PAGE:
Theravada Buddhism Comes West
Until the late 19th century, the teachings of Theravada were little known outside of southern Asia, where they had flourished for some two and one-half millennia. In the past century, however, the West has begun to take notice of Theravada’s unique spiritual legacy in its teachings of Awakening. In recent decades this interest has swelled, with the monastic Sangha from various schools within Theravada establishing dozens of monasteries across Europe and North America. Increasing numbers of lay meditation centers, founded and operated independently of the monastic Sangha, strain to meet the demands of lay men and women — Buddhist and otherwise — seeking to learn selected aspects of the Buddha’s teachings.
The turn of the 21st century presents both opportunities and dangers for Theravada in the West: Will the Buddha’s teachings be patiently studied and put into practice, and allowed to establish deep roots in Western soil, for the benefit of many generations to come? Will the current popular Western climate of “openness” and cross-fertilization between spiritual traditions lead to the emergence of a strong new form of Buddhist practice unique to the modern era, or will it simply lead to confusion and the dilution of these priceless teachings? These are open questions; only time will tell.
Spiritual teachings of every description inundate the media and the marketplace today. Many of today’s popular spiritual teachings borrow liberally from the Buddha, though only rarely do they place the Buddha’s words in their true context. Earnest seekers of truth are therefore often faced with the unsavory task of wading through fragmentary teachings of dubious accuracy. How are we to make sense of it all?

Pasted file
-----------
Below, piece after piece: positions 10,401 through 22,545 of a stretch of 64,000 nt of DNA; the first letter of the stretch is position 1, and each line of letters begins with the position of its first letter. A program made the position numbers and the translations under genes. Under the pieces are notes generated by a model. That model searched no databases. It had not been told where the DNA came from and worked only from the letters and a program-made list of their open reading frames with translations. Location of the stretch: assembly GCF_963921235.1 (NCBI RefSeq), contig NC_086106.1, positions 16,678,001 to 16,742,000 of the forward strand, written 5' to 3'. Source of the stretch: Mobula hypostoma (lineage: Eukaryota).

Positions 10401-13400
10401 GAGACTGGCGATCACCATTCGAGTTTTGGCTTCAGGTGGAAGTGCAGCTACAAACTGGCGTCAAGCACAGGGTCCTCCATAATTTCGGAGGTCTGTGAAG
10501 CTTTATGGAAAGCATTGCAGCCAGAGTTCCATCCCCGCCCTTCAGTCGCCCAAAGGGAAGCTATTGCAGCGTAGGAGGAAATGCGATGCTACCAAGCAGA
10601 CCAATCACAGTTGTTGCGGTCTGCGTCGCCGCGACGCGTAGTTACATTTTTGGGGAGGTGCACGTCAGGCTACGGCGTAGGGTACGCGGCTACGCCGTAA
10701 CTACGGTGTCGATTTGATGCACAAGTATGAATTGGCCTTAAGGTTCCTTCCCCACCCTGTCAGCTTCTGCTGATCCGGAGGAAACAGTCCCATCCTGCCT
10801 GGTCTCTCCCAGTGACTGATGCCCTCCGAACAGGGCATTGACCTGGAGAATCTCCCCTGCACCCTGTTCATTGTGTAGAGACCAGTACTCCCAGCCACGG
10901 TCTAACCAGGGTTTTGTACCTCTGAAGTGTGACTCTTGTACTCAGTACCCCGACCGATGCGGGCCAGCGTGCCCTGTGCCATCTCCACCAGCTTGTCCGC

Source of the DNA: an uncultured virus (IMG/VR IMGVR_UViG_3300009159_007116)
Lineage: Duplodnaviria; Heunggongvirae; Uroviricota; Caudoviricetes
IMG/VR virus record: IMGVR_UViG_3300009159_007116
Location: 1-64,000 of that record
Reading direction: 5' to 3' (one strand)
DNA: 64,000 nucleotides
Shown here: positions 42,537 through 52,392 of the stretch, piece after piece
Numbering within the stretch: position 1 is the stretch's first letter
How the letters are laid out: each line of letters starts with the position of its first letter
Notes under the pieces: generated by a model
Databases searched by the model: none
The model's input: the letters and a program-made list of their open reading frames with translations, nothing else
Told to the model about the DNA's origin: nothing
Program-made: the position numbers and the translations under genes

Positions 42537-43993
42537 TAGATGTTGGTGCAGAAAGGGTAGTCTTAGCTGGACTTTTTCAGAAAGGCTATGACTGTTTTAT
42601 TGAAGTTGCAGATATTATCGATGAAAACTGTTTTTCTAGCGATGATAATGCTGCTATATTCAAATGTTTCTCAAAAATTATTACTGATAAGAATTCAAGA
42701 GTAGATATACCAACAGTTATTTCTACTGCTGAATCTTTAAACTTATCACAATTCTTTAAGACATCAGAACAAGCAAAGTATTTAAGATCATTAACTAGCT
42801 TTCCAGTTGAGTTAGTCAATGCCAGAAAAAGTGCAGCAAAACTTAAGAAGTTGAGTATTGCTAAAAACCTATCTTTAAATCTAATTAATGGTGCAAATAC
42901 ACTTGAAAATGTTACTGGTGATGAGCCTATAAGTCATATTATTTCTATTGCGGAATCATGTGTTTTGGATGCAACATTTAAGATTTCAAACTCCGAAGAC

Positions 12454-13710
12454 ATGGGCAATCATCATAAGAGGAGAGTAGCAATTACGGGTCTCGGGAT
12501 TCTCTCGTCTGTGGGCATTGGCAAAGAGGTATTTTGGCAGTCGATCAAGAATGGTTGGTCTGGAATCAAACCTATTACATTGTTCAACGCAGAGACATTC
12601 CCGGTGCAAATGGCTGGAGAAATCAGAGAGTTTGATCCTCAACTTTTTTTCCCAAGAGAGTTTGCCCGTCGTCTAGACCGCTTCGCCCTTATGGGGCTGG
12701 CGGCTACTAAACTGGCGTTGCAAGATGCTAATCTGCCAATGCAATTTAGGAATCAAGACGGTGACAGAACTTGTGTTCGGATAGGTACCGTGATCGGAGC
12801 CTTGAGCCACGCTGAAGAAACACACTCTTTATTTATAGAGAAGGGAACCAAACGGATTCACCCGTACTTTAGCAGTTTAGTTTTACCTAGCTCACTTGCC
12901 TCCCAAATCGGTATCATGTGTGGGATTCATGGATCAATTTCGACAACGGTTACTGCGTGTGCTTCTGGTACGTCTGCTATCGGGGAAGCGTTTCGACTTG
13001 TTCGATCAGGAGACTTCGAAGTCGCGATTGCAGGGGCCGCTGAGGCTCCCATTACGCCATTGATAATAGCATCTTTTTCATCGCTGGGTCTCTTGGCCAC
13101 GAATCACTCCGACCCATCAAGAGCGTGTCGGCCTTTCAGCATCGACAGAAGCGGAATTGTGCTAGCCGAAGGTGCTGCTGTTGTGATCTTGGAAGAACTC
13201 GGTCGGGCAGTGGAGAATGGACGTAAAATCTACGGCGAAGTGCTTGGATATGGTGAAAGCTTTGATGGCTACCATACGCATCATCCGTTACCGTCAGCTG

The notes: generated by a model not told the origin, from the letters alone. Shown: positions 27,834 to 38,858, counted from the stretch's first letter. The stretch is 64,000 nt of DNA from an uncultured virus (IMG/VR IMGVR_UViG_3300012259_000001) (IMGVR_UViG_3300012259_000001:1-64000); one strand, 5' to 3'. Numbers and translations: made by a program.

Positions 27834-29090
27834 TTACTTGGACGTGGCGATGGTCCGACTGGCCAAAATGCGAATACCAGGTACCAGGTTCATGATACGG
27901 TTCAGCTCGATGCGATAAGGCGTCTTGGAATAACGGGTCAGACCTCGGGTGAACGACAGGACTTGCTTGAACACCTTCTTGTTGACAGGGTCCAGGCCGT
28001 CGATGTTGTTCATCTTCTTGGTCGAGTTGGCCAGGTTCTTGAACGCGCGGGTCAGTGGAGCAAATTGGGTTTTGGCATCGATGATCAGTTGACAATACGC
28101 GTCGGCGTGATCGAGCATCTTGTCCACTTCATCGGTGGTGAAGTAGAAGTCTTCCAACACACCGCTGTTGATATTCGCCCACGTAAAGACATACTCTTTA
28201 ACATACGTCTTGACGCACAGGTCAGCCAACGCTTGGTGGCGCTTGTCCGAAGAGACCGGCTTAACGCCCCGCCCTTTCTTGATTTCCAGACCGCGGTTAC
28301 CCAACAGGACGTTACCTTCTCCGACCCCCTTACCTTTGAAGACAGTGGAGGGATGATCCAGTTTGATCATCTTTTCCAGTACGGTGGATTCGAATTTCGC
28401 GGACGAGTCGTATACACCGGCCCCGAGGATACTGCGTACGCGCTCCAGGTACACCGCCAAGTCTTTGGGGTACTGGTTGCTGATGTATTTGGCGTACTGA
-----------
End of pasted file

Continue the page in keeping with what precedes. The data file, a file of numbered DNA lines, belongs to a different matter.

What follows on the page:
Fortunately the Buddha left us with some simple guidelines to help us navigate through this bewildering flood. Whenever you find yourself questioning the authenticity of a particular teaching, heed well the Buddha’s advice to his stepmother:
[The teachings that promote] the qualities of which you may know, ‘These qualities lead to passion, not to dispassion; to being fettered, not to being unfettered; to accumulating, not to shedding; to self-aggrandizement, not to modesty; to discontent, not to contentment; to entanglement, not to seclusion; to laziness, not to aroused persistence; to being burdensome, not to being unburdensome’: You may categorically hold, ‘This is not the Dhamma, this is not the Vinaya, this is not the Teacher’s instruction.’
[As for the teachings that promote] the qualities of which you may know, ‘These qualities lead to dispassion, not to passion; to being unfettered, not to being fettered; to shedding, not to accumulating; to modesty, not to self-aggrandizement; to contentment, not to discontent; to seclusion, not to entanglement; to aroused persistence, not to laziness; to being unburdensome, not to being burdensome’: You may categorically hold, ‘This is the Dhamma, this is the Vinaya, this is the Teacher’s instruction.’
— AN 8.53
The truest test of these teachings, of course, is whether they yield the promised results in the crucible of your own heart. The Buddha presents the challenge; the rest is up to you.